United States Civil Service Commission

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The Civil Service Commission is a federal agency that was created by the passage of the 1883 Pendleton Civil Service Reform Act, which regulates the hiring of government employees.

After the bitter divisions created by Civil War Reconstruction and the assassination of James A. Garfield by Charles Julius Guiteau,[1] a consensus emerged to do away with the spoils system and recruit a permanent professional class of government employees, bureaucrats, and managers who would not be subject to political cronyism and patronage. Democrat President Grover Cleveland and Republican Theodore Roosevelt are usually associated with originating and implementing the new system of hiring federal employees.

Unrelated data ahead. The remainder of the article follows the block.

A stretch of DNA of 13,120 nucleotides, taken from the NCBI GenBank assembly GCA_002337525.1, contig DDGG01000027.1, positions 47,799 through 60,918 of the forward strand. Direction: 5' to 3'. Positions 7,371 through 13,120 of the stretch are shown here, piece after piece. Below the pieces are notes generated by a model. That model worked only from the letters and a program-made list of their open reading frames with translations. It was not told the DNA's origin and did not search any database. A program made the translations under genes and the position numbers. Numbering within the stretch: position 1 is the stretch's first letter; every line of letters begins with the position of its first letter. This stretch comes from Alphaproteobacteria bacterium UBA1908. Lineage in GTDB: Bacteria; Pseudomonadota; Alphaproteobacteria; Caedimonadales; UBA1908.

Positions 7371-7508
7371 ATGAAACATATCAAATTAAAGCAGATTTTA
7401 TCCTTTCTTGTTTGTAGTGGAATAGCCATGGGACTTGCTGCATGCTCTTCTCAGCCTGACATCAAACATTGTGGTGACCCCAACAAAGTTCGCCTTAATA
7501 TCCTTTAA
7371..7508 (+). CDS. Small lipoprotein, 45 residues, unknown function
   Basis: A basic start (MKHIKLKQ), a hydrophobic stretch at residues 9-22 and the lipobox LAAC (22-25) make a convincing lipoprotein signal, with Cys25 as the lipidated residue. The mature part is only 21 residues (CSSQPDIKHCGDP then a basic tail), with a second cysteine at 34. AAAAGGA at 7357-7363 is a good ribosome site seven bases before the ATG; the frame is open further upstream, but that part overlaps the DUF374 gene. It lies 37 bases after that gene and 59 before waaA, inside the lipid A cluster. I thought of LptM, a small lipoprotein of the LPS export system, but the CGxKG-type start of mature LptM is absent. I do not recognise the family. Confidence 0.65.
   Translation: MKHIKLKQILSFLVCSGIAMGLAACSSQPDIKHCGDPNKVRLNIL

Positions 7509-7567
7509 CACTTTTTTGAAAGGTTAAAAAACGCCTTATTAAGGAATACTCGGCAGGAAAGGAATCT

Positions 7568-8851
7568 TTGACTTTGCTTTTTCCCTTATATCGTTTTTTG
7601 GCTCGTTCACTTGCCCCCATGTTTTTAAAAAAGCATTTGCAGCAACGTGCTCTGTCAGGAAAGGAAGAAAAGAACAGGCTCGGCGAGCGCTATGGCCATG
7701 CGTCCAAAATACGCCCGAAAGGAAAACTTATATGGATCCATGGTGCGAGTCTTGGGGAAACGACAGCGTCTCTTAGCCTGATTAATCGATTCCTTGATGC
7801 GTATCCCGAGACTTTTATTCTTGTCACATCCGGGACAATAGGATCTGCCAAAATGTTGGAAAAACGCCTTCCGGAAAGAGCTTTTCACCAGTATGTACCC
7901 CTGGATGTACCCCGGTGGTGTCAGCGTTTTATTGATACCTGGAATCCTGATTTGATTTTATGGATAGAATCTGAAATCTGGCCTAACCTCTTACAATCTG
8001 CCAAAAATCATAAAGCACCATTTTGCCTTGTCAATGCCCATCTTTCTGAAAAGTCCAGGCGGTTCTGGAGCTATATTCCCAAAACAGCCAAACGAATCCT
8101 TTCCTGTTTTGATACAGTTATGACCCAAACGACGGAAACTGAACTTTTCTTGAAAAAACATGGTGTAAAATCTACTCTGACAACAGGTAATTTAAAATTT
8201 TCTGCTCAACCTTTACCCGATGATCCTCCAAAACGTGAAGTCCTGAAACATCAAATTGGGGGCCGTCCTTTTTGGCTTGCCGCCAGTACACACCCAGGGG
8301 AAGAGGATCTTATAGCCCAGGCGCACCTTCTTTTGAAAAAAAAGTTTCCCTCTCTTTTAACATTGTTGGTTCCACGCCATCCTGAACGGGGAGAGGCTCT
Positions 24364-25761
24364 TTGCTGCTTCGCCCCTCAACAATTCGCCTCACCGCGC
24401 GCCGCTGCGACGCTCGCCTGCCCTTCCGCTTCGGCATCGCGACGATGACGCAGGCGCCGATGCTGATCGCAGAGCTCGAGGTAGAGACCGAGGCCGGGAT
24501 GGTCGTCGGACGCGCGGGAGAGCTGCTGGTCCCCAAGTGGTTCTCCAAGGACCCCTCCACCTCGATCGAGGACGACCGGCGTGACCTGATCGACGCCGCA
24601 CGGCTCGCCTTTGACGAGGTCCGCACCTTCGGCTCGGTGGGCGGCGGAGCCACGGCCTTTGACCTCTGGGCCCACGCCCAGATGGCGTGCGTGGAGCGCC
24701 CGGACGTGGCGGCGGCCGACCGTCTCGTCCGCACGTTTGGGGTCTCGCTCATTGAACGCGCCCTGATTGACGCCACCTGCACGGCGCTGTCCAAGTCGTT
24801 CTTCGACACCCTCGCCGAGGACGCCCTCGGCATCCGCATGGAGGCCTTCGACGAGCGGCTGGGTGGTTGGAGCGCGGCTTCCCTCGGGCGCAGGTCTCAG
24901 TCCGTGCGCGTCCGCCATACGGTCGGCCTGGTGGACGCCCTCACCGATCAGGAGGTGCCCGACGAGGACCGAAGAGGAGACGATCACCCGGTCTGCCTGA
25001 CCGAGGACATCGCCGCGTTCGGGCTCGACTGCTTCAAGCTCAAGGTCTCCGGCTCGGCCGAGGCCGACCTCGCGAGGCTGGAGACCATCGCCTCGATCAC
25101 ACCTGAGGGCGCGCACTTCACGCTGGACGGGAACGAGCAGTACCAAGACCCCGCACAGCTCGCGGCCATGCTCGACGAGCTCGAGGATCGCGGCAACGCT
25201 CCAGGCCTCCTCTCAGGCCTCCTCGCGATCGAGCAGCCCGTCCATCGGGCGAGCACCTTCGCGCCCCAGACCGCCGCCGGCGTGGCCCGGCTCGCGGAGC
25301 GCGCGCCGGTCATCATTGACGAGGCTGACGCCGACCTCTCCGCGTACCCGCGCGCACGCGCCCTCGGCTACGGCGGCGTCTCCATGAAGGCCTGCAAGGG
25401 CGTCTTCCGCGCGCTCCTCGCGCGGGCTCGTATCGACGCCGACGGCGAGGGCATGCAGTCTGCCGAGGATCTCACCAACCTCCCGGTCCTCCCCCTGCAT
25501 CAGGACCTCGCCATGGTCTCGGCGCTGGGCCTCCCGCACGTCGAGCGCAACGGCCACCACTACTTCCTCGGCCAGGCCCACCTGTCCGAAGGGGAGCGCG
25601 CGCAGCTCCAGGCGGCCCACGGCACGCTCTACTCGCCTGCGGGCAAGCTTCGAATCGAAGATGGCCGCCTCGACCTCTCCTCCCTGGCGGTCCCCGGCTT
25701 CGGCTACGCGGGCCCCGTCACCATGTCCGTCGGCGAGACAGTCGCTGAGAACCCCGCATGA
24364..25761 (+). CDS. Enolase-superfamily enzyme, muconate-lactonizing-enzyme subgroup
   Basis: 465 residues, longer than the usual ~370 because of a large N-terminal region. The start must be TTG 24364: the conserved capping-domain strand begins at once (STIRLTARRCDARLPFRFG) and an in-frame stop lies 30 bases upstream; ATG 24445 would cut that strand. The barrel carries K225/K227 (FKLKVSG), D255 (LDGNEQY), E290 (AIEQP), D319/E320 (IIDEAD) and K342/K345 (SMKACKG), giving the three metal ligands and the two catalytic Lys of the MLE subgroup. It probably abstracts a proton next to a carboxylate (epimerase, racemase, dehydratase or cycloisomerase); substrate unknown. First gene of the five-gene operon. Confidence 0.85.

Unionization and collective bargaining rights

In 1962 President John Kennedy permitted the unionization, after the Italian Fascist model, of government employees with collective bargaining rights. Not even the New Deal-era Wagner Act had gone that far. Saul Montes-Bradley observed:
"The unionization of government employees created a new class of American citizen:
A mass of untouchables who ran the daily business of government and who, through the alliance of their unions with the Democratic Party, created a state within the state."

See also


  1. Garfield Assassination Causes Creation of Civil Service System, by Steve Byas of The New American, July 2, 2019